We Make the Road by Walking is a travelers guide that we can use together as friends, families, and communities, that grants each pilgrim the freedom to make there own way, together. Brian provides a complex, deeply biblical narrative theology that starts with creation and genesis and treks through the entirety of the Bible. We Make the Road by Walking challenges us to read the text aloud in large sections, to draw connections through the beginning, middle, and end, to trace meta-narratives that weave their way along the path, and as we find ourselves, our neighbors and our enemies in the text to draw deeply on the connections we make individually and communally.
We Make the Road by Walking is Brian’s one year lectionary, his comprehensive biblical narrative theology, his guide to communities of seekers, questioners, vagabonds, doubters, and free agents.Read more ›
“Aliveness” is a wonderful description for the type of existence Jesus wishes to share. Where the Synoptic gospels speak of the Kingdom of Heaven, the Gospel of John prefers terminology like life, life of the ages, life to the full (all much more precise translations than “eternal life”). How are we to understand the Kingdom, then? Some possibilities that resonate with our current-day language: how about The global commonwealth of God. Maybe God’s regenerative economy. Perhaps God’s beloved community or God’s holy ecosystem. You get the idea. We’re talking about a transformation of this world, not a distant kingdom in the sky.
McLaren is a liberal Christian. He is not going to preach doctrine, and in fact, even an atheist could be inspired to a more wholesome, meaningful life by Jesus. Nor does McLaren delve in church theology. You won’t be taught you’re a horrible sinner in need of repentance and covering by the salvific blood of a sacrificed god. You won’t be taught that life’s purpose is to guess which religion to believe in, so that after you die you can float away to heaven. Instead, you’ll be reminded that God’s creation is good, we are good, life is good, and aliveness is an attainable dream. Jesus taught us how.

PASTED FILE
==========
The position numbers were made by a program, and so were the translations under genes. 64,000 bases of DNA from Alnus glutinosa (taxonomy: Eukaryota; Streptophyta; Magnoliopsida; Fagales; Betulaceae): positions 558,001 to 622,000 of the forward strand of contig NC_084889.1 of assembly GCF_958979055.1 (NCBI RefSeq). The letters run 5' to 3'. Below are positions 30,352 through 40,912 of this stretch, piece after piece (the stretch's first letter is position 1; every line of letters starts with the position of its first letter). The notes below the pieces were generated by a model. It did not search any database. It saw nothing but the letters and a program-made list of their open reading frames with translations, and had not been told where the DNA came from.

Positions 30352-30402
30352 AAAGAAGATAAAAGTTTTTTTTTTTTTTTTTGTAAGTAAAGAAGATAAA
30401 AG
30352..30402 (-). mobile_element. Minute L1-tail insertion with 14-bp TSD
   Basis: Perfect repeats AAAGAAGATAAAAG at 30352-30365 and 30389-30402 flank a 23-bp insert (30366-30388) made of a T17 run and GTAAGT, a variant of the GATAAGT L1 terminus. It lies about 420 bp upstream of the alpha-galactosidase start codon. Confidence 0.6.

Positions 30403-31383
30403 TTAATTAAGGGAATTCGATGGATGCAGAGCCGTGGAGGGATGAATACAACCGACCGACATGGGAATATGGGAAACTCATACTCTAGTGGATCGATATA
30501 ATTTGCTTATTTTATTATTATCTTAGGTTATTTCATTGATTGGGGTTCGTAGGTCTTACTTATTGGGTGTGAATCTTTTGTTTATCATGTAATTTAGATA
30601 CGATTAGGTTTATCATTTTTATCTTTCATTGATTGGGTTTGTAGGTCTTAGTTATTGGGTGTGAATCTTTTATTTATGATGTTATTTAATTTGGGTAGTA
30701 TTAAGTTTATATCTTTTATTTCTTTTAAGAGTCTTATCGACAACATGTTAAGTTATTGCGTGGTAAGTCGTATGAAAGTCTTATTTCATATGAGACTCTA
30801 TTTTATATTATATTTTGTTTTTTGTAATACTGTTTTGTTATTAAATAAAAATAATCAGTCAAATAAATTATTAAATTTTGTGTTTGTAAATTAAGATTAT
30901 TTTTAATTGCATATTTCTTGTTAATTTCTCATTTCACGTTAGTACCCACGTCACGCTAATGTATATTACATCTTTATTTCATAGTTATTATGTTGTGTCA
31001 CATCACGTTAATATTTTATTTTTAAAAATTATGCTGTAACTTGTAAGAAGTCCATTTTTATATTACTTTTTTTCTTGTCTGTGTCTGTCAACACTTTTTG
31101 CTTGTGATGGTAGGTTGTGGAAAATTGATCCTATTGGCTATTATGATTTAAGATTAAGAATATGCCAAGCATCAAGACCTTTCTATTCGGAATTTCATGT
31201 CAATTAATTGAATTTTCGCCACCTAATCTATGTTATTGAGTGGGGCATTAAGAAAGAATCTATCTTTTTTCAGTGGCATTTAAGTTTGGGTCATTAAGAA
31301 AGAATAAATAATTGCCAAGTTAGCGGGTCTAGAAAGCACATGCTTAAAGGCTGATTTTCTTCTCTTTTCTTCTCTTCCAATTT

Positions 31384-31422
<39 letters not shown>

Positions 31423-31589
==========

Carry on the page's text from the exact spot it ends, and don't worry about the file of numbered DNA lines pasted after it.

I’m a fan of McLaren’s straight-forward, inspirational writing. Definitely worth reading.
Jericho Books, © 2014, 281 pages
Most Recent Customer Reviews
I have just finished using this book for the last year with a small group. We felt that McLaren does an amazing job of being relevant to us personally, and in the larger context of... Read morePublished 2 months ago by Amazon Customer
The title itself is refective of the changing landscape and provides a guide that both individuals and congregations can use to practice their faith.Published 2 months ago by Glad R. McCurtain
I am using it in a study group and it is generating good conversations and insights.Published 2 months ago by D. Hollinger-L
Rather, useless; especially when combined with poor instruction. The content seems to come across as half truth and half fabrication. Read morePublished 2 months ago by Feng tai da
A beautifully written walk through all four seasons of the Bible beginning with Advent. It has been an amazing way to help interpret the ancient texts.Published 3 months ago by Kathryn E. Hayden
Beautifully and clearly written, inspiring and fascinating--ALIVE IN ALIVENESS.Published 3 months ago by pam
MacLaren is still peddling his Christianity Lite nonsense, which he claims is not dogmatic, except that he is extremely dogmatic on just about everything (the environment, gay... Read morePublished 3 months ago by Namyriah